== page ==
Swinton added, “A psychoanalyst, or a psychiatrist with a sense of the unconscious, is someone who knows that in every delusion is an attempt to tell a truth.” Noting Klemperer’s preoccupation with a spouse he had lost in the war, she said, “Klemperer is inhabited by the phantasm of his lost wife: He is, in this crucial respect, ‘played’ by a woman. She dictates the rhythm of his life in the everyday texture of his bereaved loneliness.”

And while to say much more would be a spoiler, there is also a third, more monstrous character that Swinton plays in the final act, and Guadagnino intentionally conceived these three figures for her.

“This is a movie that is very connected to psychoanalysis,” he said, “and I like to think that only Tilda could play ego, superego and id.”

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To make Swinton look like an elderly male doctor, prosthetics were used to thicken her neck and build out her jaw. Photo: Amazon Studios

To aid Swinton in her transformation to Klemperer, Guadagnino hired the Oscar-winning makeup artist Mark Coulier. Though Coulier had previously put Swinton in old-age prosthetics for The Grand Budapest Hotel, and Swinton has played male characters before on film (most notably, in the 1992 Orlando) to do both at the same time would be a new challenge. In fact, the striking features that have served Swinton well in other transformations were of no use as Klemperer.

“Although she has a slightly androgynous look from sort of a fashion-model point of view, Tilda’s got a very feminine bone structure,” said Coulier, who thickened Swinton’s neck with prosthetics and built her jaw out to look heavier and more masculine.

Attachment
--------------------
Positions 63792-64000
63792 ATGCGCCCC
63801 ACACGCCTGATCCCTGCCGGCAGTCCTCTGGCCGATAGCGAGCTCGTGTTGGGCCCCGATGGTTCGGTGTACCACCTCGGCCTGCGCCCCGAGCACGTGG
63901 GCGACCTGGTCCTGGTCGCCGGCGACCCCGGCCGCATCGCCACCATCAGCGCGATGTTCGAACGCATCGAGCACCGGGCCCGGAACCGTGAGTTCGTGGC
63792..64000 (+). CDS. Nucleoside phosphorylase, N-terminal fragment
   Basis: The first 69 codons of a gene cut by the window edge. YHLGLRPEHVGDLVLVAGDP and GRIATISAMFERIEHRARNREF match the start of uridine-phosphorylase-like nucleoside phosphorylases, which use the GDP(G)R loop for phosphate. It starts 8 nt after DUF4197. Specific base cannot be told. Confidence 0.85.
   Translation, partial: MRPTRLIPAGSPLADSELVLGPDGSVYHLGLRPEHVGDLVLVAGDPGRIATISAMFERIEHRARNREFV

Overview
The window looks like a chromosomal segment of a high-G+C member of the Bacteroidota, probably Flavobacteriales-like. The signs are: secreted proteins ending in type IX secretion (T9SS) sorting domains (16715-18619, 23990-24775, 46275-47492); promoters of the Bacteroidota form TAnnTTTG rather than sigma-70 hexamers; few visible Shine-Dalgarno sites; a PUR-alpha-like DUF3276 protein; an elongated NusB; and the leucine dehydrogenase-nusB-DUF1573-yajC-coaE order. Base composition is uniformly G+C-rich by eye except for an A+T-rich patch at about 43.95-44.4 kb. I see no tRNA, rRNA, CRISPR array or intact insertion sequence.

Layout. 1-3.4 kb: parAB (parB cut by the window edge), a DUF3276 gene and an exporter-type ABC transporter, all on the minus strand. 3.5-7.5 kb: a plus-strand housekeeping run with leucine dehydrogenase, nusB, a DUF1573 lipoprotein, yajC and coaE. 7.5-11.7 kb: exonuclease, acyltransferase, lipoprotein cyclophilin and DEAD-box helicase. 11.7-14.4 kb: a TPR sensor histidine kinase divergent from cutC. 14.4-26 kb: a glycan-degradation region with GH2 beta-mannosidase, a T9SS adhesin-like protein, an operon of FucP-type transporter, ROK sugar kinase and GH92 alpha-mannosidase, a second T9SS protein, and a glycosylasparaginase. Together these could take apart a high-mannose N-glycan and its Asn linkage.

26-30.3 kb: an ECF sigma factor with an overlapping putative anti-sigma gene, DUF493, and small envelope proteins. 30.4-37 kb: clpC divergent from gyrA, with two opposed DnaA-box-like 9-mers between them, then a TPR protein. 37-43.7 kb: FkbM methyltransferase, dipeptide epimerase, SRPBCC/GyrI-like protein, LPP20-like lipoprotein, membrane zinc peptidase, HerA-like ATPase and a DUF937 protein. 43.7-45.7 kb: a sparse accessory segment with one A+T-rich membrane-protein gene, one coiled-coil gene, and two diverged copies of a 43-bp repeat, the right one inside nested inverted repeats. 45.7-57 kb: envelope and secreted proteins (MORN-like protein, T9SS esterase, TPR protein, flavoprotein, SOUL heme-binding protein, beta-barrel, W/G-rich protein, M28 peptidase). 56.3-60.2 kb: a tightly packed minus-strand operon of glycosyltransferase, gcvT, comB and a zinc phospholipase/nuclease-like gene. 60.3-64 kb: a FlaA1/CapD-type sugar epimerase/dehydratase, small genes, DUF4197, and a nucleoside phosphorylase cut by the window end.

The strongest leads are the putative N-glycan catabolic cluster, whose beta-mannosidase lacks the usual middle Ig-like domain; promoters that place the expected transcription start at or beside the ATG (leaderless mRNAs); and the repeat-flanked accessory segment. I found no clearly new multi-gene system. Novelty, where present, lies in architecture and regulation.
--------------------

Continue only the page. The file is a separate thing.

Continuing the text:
While in character on set, Swinton preferred to be addressed as “Lutz,” and Coulier said that many of the extras and crew members on Suspiria had no idea who they were really looking at: “They were all like, ‘Is this a famous actor, Lutz Ebersdorf?’ They’d go on IMDb looking for him, and there wasn’t any information.”

To extend the mystery, then, Swinton herself wrote an IMDb biography for Ebersdorf: He was a retired psychoanalyst from Berlin who had never before appeared in a film, and conveniently had no plans to act again in the future. Swinton even conscripted Coulier to add a moustache to her makeup so she could upload a faux headshot to Ebersdorf’s IMDb page. (IMDb has since directed users to Swinton’s own profile.)

The ruse might have held longer had a paparazzo not snapped a photo of Swinton as Ebersdorf during production in Berlin, then sold it to US services two winters ago as a picture of Swinton in disguise. “Maybe there was a mole in the German crew,” Guadagnino said. “It did bother me.”

Though not everyone was paying attention at the time, as Suspiria began to near release, journalists started asking questions about the mysterious man credited as “Lutz Ebersdorf”.

“The intention was never to fool anybody,” Swinton said. “The genius of Marc Coulier notwithstanding, it was always our design that there would be something unresolved about the identity of the performance of Klemperer.”

Still, now that the secret is out, Swinton can’t help but voice one last, cheeky regret.

“Frankly, my long-held dream was that we would never have addressed this question at all,” Swinton said.

“My original idea was that Lutz would die during the edit, and his ‘In Memoriam’ be the final credit in the film.”

-The New York Times